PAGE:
Need to wee more during winter? This could be why

Tyler Mitchell By Tyler Mitchell Jun4,2024
Winter can affect everything from to your skin.
But were you aware it can also impact how often you need to wee?

Here’s what you need to know about how the cold can influence your toilet habits — and when it could be cause for concern.

Why do people wee more in the cold?

Christian Moro, associate professor of medicine and biomedical sciences at Bond University, said one reason you might wee more during winter is due to changes in weather conditions and your lifestyle.
“We’re not sweating, it’s not hot, we’re not breathing out as much, so we’re just not losing as much water,” he said.
“[That] means if we’re up keeping the same [routine], you know, cup of tea in the morning and a drink here and there, we end up with more fluid in our body, so more urination,” he said.

Another cause of more frequent urination could be down to how your body responds to cold temperatures — known as cold-induced diuresis.

Moro said when your body’s not warm enough, it stops sending blood to your extremities and channels it into your core to protect your internal organs.
“We call it cold hands, warm heart,” he said.
“Because it’s forcing the blood into the body, it’s increasing blood pressure, and because it’s increasing blood pressure now it’s a closed system, you end up with the kidneys under more pressure.
“There’s a greater pressure, there’s a greater volume going through the kidneys, which means there’s a greater rate of filtration … and that will increase the rate of urine excretion.”
Eric Chung, professor of surgery at the University of Queensland with expertise in urology and andrology, said the change in season can also affect your production of vasopressin – also known as the antidiuretic hormone.

“When you have low vasopressin, then you produce more urine,” he said.

A man holding a glass of water under a kitchen sink tap.

If you keep up the same fluid intake in winter as you do in summer, you might need to wee more often. Source: Getty / Thanasis Zovoilis

Chung said while it may be tempting to reduce how much you drink so you don’t need to keep rushing to the toilet, it has a “paradoxical effect”.

“When you drink less, what happens is that you have more concentrated toxin being excreted by your kidneys,” he said.
That will stimulate your bladder more, increasing your need to urinate, Chung said.

“If you keep the body hydrated … you dilute away all the toxin being produced by your kidney and therefore your bladder becomes less exposed to the concentration of toxin, then you pee a lot less,” he said.

Should you be concerned?

Chung said some people are more affected than others due to their overall health, how stressed they are, and what food and drinks they’re consuming.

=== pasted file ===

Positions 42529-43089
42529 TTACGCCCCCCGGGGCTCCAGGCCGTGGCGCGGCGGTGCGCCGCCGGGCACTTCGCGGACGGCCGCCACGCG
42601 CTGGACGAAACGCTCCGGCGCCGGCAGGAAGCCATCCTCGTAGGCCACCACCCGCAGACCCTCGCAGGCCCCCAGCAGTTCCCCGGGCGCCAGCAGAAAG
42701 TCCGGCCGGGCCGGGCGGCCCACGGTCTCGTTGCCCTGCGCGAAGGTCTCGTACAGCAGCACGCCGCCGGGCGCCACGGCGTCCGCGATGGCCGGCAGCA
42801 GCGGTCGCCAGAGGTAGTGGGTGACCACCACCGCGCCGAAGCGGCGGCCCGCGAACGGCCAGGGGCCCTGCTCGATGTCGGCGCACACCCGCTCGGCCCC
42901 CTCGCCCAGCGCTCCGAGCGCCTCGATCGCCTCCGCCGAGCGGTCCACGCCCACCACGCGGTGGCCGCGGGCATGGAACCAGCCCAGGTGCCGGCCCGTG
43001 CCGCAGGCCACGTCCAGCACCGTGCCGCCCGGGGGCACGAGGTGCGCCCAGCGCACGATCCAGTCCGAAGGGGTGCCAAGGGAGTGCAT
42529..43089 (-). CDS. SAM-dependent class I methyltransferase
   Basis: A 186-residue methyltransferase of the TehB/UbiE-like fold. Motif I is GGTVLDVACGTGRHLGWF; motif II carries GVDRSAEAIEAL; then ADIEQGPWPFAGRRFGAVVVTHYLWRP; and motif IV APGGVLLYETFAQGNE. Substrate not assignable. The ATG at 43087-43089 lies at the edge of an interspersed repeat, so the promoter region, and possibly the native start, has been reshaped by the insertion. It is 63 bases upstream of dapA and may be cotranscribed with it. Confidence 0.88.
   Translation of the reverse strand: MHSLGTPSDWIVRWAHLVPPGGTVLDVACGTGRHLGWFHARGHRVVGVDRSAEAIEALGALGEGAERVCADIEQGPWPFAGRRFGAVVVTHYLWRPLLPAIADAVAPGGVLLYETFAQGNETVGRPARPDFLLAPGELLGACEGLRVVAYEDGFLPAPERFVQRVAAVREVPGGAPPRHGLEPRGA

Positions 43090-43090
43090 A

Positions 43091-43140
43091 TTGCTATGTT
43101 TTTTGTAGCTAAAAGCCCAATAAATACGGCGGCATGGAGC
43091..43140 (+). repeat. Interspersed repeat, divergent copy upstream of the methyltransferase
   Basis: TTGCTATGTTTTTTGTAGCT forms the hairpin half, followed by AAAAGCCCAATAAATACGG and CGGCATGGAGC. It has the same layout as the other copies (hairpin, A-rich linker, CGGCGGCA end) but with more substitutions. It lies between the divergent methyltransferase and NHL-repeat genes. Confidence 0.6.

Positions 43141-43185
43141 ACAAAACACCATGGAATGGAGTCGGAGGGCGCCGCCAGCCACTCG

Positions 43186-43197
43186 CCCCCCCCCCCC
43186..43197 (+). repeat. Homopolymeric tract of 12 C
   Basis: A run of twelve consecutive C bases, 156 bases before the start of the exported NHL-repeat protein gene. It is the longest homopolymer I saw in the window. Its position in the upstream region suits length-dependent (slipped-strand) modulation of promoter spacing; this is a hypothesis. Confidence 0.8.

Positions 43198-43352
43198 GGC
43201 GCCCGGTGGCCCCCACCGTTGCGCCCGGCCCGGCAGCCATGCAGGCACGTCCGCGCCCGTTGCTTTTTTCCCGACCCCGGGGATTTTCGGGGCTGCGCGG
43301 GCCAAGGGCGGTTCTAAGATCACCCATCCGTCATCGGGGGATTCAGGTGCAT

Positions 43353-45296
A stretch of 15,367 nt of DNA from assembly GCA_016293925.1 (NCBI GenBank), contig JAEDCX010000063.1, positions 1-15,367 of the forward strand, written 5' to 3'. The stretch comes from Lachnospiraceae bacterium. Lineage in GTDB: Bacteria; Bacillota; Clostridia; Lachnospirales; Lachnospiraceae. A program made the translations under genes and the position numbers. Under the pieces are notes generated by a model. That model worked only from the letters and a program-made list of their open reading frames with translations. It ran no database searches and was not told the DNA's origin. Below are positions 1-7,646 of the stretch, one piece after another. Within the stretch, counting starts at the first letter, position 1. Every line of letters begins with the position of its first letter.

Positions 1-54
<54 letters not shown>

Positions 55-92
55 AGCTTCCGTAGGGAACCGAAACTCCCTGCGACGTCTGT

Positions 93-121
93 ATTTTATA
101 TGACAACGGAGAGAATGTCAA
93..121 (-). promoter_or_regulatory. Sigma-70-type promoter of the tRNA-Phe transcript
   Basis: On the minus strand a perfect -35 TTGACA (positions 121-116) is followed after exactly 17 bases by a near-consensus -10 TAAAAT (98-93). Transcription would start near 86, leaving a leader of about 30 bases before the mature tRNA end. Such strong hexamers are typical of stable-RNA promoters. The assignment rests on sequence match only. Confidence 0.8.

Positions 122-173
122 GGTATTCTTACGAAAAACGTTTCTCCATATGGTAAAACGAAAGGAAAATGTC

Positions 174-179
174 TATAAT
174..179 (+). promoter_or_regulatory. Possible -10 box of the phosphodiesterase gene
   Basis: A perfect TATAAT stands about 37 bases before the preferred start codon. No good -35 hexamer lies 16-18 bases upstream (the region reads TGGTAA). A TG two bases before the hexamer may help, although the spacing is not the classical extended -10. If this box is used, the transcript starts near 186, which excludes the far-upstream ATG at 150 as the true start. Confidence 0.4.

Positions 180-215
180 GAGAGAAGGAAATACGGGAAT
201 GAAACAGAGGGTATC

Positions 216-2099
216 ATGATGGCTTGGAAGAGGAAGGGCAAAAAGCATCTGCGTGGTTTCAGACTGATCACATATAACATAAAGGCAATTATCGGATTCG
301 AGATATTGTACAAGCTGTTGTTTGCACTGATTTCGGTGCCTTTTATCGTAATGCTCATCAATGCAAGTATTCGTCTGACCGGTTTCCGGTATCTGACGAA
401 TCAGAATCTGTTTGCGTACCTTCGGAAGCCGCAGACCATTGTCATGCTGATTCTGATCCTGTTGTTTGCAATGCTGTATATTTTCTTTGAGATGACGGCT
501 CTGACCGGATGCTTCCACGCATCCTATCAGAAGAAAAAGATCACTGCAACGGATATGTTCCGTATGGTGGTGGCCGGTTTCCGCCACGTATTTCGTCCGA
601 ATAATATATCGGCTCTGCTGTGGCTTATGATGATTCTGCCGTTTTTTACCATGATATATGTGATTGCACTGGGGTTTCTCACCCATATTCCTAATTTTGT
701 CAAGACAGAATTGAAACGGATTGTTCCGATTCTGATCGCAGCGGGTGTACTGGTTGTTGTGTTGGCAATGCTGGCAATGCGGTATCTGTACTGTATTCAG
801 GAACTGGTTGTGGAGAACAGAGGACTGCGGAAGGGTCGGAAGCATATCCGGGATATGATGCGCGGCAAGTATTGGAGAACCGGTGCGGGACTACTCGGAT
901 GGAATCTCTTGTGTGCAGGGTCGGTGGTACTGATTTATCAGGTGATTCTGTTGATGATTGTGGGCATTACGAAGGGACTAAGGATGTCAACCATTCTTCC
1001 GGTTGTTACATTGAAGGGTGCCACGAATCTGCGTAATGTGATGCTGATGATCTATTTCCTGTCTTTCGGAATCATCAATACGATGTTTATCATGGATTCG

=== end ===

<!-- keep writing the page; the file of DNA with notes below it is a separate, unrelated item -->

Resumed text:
“For example, if you are cold and you drink hot coffee or hot tea, then that caffeine can drive your bladder stimulation, so you do want to go to the toilet a lot more,” he said.
Generally, urinating more during cold weather “doesn’t signify anything abnormal”, Chung said.

“If anything, it signals that things are working well, at least from a reflex point of view,” he said.

But Moro said in some cases, it could be a sign of mild hypothermia.
“It’s your body saying, ‘Hey, warm up, stay warm’,” he said.
“You’re probably not looking after your body so if you’re out, put a beanie on, wear some gloves.”

If you get the urge to go to the toilet more regularly but you’re not weeing much once you get there, Moro said that could be a sign of an overactive bladder, which you should get checked out by your GP.

An older woman GP sitting at a desk across from a younger woman

If you’re concerned by the frequency or volume you’re urinating, it’s worth speaking to your GP. Source: Shutterstock

The contents of your wee can also change in winter

Our bodies tend to excrete more calcium through our urine during winter, Moro said, increasing the risk of developing kidney stones.
“It’s probably nothing about our body, it’s just that we tend to be less active, we tend to eat warmer, preserved foods, and being less active just means there’s a bit more waste buildup in our body and we’re putting on weight,” he said.

To reduce the likelihood of that happening, Moro said it was important to maintain an active, healthy lifestyle “through all seasons”.

“It’s not as comfortable to go for a morning jog on the beach when it’s freezing cold, but it doesn’t mean that we want to just lay indoors and eat, which is what a lot of us do in winter,” he said.
Whatever the weather, Chung said it was also vital to stay hydrated and keep up healthy bladder habits

“Minimise anything that stimulates the bladder … and also try to go to the toilet when you feel like you need to go to the toilet,” he said.

Tyler Mitchell

By Tyler Mitchell

Tyler is a renowned journalist with years of experience covering a wide range of topics including politics, entertainment, and technology. His insightful analysis and compelling storytelling have made him a trusted source for breaking news and expert commentary.

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